For example, the 2021 pack refresh of U.S. beer giant, Miller Genuine Draft, set out to utilize a much greater visual contrast of colors, with a black backdrop and red ‘sun’ replacing the incumbent’s predominantly gold aesthetic. This resulted in much greater visual engagement at shelf while having the added benefit of enhancing quality and taste perceptions.
There are, however, considerable risks associated with color choice that also need to be considered. Too many or too eclectic and you open the door to visual chaos, with clutter and distraction leading to confusion. Given the behavioral cues and heuristics consumers rely on for narrowing their shortlist at shelf, this almost always results in your brand being quickly eliminated from shoppers’ consideration sets.
The 2019 collaboration between Australian ice cream brands Drumstick x Messina successfully attracted shoppers’ attention through a bright pastel color block at shelf. However, the abstract explosion of colors didn’t strike a chord with the masses, leading to confusion over both the proposition and pack’s contents. This ultimately detracted from purchase consideration.
Color is also a frequently used mechanism to help shoppers navigate different variants within a product line. Along with these colors needing to be different enough to aid easy decision making, it’s also important to ensure this added visual device doesn’t clash with design elements deployed more widely across the product range (an issue we explore further in our uniformity chapter).
The brand team down at Mountain Dew are all-too-familiar with this predicament — given the product itself is an off-putting yellow liquid. In a clear plastic bottle it doesn’t exactly get taste buds racing, but when a green-tinge is applied it suddenly becomes cool, fun, and refreshing. Sustainability matters related to colored plastics aside (which saw Sprite recently ditch its green plastic), there’s no doubting which colored bottle sells more.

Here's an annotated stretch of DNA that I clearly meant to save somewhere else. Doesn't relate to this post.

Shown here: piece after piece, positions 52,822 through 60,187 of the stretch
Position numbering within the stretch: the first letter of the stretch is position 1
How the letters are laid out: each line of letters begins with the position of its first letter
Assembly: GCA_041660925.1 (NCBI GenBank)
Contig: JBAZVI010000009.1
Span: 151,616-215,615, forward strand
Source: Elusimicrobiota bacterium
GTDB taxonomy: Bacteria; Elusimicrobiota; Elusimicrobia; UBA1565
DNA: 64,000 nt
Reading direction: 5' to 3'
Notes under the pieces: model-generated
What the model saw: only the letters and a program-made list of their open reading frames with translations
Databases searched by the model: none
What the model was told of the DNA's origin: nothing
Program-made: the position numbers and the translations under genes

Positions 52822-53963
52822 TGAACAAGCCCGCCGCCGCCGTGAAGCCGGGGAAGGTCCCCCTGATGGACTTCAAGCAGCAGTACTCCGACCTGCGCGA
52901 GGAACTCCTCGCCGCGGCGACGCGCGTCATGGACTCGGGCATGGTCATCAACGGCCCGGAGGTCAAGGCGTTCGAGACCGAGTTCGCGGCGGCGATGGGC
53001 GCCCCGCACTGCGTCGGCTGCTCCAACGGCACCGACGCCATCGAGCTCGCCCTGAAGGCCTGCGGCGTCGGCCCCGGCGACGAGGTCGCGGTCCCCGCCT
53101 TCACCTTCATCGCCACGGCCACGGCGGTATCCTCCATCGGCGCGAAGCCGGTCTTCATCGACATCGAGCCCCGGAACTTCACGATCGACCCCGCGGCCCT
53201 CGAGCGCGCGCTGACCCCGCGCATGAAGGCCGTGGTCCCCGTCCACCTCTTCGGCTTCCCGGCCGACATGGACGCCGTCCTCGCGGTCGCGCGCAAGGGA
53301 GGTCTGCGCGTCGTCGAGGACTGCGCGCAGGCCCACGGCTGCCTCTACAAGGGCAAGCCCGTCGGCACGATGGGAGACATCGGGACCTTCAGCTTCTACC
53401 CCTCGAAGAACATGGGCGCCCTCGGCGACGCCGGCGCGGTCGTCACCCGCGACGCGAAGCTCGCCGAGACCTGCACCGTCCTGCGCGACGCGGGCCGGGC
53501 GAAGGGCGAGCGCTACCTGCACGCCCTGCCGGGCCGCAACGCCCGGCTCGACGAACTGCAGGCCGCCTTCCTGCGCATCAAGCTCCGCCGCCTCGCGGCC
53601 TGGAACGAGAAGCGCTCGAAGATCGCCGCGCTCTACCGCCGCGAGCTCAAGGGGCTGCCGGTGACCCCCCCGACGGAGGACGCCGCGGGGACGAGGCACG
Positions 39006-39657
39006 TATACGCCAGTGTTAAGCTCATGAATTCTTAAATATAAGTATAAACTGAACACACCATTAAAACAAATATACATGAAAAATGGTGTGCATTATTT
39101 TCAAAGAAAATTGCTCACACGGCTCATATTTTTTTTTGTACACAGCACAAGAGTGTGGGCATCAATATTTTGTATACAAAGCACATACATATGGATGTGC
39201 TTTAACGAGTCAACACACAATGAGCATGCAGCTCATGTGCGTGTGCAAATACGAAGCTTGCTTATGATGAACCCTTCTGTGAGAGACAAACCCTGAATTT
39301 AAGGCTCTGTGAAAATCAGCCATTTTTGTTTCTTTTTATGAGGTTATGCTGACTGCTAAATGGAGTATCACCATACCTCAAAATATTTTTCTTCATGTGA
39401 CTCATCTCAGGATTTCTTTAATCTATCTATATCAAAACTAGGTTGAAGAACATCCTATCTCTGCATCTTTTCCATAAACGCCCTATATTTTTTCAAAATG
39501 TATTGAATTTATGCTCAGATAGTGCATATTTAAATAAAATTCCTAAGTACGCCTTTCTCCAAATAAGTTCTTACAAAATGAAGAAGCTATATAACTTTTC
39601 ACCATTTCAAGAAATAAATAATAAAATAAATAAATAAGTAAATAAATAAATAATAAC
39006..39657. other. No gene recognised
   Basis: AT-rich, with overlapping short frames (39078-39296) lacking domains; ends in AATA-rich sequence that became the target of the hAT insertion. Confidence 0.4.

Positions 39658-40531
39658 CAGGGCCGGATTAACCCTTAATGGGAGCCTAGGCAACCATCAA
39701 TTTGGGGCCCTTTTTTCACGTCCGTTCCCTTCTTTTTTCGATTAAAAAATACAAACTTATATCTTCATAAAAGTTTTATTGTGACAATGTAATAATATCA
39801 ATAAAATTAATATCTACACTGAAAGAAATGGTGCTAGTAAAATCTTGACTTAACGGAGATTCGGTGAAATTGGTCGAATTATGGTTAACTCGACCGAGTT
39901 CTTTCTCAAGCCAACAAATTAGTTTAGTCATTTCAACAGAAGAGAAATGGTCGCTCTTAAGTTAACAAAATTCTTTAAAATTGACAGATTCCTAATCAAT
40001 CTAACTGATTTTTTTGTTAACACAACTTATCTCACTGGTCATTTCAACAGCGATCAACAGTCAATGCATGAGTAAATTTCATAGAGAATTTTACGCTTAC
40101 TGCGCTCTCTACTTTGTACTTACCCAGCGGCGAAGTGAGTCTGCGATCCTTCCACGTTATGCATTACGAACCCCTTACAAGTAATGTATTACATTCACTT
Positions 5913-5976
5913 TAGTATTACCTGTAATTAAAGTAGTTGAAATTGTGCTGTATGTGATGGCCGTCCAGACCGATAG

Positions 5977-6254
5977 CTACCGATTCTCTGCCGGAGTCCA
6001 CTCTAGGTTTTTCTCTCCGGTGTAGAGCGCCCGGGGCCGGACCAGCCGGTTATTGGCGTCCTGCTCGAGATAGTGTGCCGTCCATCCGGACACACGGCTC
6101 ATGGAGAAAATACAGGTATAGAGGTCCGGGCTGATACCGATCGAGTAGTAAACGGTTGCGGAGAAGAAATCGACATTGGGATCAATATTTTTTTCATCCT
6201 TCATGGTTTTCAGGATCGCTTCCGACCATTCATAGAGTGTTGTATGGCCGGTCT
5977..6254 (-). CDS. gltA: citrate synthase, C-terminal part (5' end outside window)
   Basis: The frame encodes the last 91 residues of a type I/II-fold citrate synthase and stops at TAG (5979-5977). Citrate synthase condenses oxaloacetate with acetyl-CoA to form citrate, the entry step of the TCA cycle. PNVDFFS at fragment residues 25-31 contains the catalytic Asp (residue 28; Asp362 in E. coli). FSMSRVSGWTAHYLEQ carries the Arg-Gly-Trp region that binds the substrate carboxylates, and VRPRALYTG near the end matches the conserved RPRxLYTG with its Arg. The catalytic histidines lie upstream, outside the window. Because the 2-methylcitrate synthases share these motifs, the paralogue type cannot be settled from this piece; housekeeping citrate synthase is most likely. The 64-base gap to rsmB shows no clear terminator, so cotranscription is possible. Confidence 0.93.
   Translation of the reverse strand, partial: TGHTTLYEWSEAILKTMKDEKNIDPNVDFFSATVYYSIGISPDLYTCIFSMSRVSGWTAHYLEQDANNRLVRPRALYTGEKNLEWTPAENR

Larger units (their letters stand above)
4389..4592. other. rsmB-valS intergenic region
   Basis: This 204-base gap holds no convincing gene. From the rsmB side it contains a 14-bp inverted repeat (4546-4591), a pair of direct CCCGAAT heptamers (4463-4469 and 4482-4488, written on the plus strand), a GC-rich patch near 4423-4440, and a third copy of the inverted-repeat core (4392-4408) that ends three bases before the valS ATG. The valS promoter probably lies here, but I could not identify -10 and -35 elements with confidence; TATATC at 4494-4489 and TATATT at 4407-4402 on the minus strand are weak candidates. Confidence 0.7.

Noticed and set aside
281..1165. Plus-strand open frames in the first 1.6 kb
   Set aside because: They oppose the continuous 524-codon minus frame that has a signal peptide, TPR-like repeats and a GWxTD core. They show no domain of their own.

While it’s important to think about color from the perspective of something which will work to deliver on the first thing packaging must do at shelf (‘Captivate’ shoppers), what can’t be forgotten is that it plays an equally important role in ‘Compelling’ behavior. Color helps craft and amplify the desired associations and ideas in shoppers’ minds, ultimately motivating choice.
Bright colors can be effective at conveying excitement and happiness (being frequently adopted by energy drinks brands), while muted tones can instill a sense of calmness and relaxation (which makes them particularly suitable for beauty and skin care brands).
Humans also have more primal associations with color. With green conjuring ideas around nature, sustainability, and freshness, it’s frequently used by brands attempting to position themselves as healthy and wholesome (e.g., Whole Foods Market or The Body Shop). Black on the other hand cues perceptions of exclusivity and sophistication, with brands using it to convey a sense of premium quality and luxury (e.g., pretty much every high-end retailer in existence!). Then there’s the bold, brave, and energetic red, a mainstay of some of the world’s most iconic packaged goods brands such as Coca-Cola, Heinz, and Kit Kat. Brands using red are often seeking to convey passion and excitement.
For example, white symbolizes purity, elegance, and cleanliness in Western cultures. However, in some Eastern parts (such as China and Japan) it holds connotations with death and mourning. These nuances necessitate thorough testing prior to rolling out a packaging design across international borders.
So, you’ve picked your color; it’s visually striking, conveys the brand’s desired personality, and there’s no chance you’ll be getting confused with competitors. Great! You’re well on your way to building a strong brand and crafting an effective packaging design.
Now’s the time to nurture and support it, sticking with it through thick and thin. If everything goes well, relentless consistency will eventually pay off and the color will develop into a ‘distinctive brand asset’. While familiar colors can help make your product instantly recognizable, its role isn’t just limited to helping busy shoppers easily find you. Equally important is building and activating memory structures around the brand, ultimately making purchase decisions a ‘no brainer’.